Of the 45 murals Keith Haring created during his lifetime, less than half remain today. One of which is Grace House Mural, which is being exhibited by MCA Denver for the first time since it was created. The site-specific painting was executed in 1983-1984 to uplift at-risk teens at Grace House, a Catholic youth center in Manhattan. Recently excavated from its original site, the mural now exists as a series of 13 panels and additional ephemera, including the original plaque, mailbox, and two doors that Haring integrated into his design.
Like his subway drawings and large-scale murals, this work was designed to encourage the public to engage with art. It features many of the artist’s key images: androgynous bodies, dog-like animals, ENERGY, and dancing figures.
To inaugurate its reopening last fall, the Palm Springs Art Museum spotlighted a local icon and under-appreciated artist with two exhibitions: Agnes Pelton: Desert Transcendentalist and Agnes Pelton: Landscapes. Organised by the Phoenix Art Museum, this travelling exhibition is the first survey of the American modernist painter’s work in over 25 years. It also represents her homecoming — while Pelton began her artistic career in New York City, she moved to Cathedral City after exhibiting her work at Palm Springs Desert Museum in 1995.
While the former show features the abstract compositions and spiritual subject matter for which she is most known, the latter exhibition comprises her more conventional explorations of nature. Numerology, Agni Yoga, and the writings of Carl Jung are among the esoteric subjects that interested Pelton.
Monet at Étretat was constructed around Fishing Boats at Étretat, the only painting by Claude Monet in the Seattle Art Museum’s collection. The artist ventured to the seaside town of Étretat on the Normandy Coast (just 16 miles northeast of his hometown of Le Havre) during the 1880s, a period of artistic frustration. With increasing financial pressure, Monet journeyed to this popular tourist destination in hopes of creating more marketable work featuring the village’s dramatic cliffs and fishing boats.
Ten paintings by Monet meet 12 works by other artists from the era, including Monet’s first teacher Eugène Boudin, Jean-Baptiste-Camille Corot, and Gustave Courbet, each of whom depicted Étretat differently. Photographs and tourist postcards are on view to further contextualise this overlooked period of growth in Monet’s life and illustrate his experimentation with light. Also explored are the physical aspects of plein air painting and the technical innovations Monet and his contemporaries made during the second half of the 19th century.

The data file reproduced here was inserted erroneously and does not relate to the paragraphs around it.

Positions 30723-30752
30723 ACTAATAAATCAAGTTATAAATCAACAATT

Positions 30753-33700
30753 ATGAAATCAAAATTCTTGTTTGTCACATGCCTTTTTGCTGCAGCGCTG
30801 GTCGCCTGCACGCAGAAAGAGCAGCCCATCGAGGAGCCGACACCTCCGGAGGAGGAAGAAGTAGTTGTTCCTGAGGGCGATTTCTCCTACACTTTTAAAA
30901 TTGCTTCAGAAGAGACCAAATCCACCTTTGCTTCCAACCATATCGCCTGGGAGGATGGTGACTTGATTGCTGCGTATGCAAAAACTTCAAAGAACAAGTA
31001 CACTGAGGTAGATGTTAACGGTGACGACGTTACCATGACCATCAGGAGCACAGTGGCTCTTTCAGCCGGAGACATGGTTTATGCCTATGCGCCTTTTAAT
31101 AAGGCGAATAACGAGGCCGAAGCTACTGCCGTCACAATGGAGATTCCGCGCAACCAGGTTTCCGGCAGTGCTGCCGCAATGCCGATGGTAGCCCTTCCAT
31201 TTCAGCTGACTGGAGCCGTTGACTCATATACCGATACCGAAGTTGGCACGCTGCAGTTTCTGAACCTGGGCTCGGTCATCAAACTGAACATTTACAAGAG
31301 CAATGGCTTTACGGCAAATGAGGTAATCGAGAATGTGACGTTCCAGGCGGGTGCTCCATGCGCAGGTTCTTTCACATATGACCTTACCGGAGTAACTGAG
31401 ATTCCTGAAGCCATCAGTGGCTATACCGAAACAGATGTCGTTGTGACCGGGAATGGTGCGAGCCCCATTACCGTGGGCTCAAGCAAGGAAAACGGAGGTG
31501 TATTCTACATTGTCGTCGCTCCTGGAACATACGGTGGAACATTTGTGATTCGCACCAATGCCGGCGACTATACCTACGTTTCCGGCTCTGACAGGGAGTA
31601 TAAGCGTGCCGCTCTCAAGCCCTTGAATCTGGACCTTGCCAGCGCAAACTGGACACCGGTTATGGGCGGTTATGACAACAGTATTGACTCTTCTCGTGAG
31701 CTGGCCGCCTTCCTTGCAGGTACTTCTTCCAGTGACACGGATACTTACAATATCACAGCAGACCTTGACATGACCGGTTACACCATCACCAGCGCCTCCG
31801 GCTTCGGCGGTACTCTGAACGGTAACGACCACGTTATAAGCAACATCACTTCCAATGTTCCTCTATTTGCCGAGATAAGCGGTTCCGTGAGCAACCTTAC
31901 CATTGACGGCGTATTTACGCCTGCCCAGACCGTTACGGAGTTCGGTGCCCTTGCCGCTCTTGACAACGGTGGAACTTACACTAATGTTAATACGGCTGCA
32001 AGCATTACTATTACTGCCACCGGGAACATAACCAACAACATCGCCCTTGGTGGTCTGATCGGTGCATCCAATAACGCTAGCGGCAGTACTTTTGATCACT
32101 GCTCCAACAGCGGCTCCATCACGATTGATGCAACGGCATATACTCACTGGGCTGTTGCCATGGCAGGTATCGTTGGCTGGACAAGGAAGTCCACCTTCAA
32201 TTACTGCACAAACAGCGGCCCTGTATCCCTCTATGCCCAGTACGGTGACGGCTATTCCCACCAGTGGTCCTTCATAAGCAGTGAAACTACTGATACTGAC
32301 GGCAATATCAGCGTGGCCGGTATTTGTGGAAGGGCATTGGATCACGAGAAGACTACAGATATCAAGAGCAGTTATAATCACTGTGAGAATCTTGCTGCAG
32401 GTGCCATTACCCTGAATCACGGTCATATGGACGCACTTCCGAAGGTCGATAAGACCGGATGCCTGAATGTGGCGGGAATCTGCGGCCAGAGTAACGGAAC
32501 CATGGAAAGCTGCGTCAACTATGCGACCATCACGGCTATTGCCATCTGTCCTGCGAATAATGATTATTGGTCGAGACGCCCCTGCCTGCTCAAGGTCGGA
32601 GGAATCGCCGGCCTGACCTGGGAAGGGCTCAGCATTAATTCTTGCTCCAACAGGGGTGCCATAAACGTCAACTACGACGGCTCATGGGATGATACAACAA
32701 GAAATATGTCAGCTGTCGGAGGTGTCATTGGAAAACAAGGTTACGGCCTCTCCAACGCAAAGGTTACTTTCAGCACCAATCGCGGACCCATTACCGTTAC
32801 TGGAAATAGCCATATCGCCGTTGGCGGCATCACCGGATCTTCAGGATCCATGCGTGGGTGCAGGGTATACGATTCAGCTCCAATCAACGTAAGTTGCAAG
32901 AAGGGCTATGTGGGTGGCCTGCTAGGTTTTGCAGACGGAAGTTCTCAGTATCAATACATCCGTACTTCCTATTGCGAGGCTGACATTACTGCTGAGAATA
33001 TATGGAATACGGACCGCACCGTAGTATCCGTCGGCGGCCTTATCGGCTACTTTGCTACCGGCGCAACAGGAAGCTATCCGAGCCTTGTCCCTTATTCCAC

Surveying more than 30 years of work, from 1984 to 2020, Yoshitomo Nara is the first international retrospective of the Japanese artist known for his doe-eyed portraits. Often drawing from childhood memories and his passion for art history, Nara is also inspired by music, the focus of this exhibition, which will travel to other museums including the Yuz Museum, Shanghai.
‘Music has been a passion for Nara since he began to listen to folk songs at age nine, and his relationship with music, namely with album cover art, provided him with an unconventional introduction to art history and artistic genres,’ explains exhibition curator Mika Yoshitake. A selection of the artist’s vast record collection greets visitors at the beginning of the show, which also features over 100 major paintings, drawings, sculpture, ceramics, and never-before-exhibited idea sketches. Other highlights include an installation that recreates the artist’s drawing studio, as well as Miss Forest, a 26-foot outdoor painted bronze sculpture situated on Wilshire Boulevard.
In 2015, the Asian Art Museum was the first museum in North America to collect an artwork from teamLab, a Tokyo-based international art collective whose exhibition spaces include Borderless, the most visited single-artist museum in the world. Exclusively at the Asian Art Museum this summer, teamLab: Continuity draws on traditional East Asian painting, calligraphy, and mythology through a digital experience that immerses visitors in a wonderland of colour and sound.
The movement-sensitive artworks sprawl across 8,500 square feet in the brand-new Akiko Yamazaki and Jerry Yang Pavilion, the star of the museum’s five-year transformation and San Francisco’s largest new art exhibition space. The exhibition puts teamLab’s technical ingenuity on full display as dynamic algorithms that react to visitors make no digital animation the same.
Poet and artist Precious Okoyomon is bringing a masterful, multilayered approach to the Aspen Art Museum rooftop space. Working with local growers, Okoyomon is producing a garden blending plants that are traditionally deemed invasive with plants indigenous to the region — a symbol of colonisation and enslavement. As the plants are cross-pollinated, they will rebuild the soil and form a lush, new biosphere.
Large-scale ‘angel protectors’ sculptures by Okoyomon overlook the garden, which will be further brought to life through a custom soundtrack and a series of live collaborations with several of the artist’s friends who are poets, musicians, theorists, filmmakers, among other artists. During seasonal solstices, Okoyomon will hold interactive services focusing on Black feminism, self-fragilization, and queerness, and a poetry retreat will also take place in summer 2022.